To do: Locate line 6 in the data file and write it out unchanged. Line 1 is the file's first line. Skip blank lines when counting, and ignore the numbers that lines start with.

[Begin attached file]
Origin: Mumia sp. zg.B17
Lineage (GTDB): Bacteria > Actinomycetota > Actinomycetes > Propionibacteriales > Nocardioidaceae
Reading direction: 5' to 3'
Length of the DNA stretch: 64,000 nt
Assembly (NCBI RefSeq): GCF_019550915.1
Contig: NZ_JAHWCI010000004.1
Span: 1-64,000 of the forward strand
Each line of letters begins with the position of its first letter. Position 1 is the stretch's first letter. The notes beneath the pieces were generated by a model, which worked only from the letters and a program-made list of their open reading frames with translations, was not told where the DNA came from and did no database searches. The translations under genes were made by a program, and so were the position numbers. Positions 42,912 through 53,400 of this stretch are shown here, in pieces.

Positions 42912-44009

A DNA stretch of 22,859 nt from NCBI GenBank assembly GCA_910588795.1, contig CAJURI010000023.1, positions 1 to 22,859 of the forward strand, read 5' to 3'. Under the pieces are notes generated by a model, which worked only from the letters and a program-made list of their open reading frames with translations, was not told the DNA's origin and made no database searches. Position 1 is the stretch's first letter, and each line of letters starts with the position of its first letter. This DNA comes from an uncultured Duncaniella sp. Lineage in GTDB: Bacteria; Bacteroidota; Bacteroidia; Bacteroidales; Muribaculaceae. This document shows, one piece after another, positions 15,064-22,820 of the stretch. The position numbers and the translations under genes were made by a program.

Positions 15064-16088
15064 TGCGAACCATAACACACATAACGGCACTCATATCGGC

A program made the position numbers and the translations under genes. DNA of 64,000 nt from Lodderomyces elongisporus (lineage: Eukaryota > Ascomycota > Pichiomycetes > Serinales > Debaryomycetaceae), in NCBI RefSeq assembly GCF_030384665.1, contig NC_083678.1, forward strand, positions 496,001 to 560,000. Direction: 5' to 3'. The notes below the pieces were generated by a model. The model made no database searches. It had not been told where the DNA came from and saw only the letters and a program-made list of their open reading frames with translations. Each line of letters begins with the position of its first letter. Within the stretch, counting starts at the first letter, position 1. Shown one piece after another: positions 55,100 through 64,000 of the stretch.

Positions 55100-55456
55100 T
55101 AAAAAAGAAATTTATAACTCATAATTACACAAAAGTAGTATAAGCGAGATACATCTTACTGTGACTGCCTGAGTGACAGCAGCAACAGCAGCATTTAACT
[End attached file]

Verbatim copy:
Contig: NZ_JAHWCI010000004.1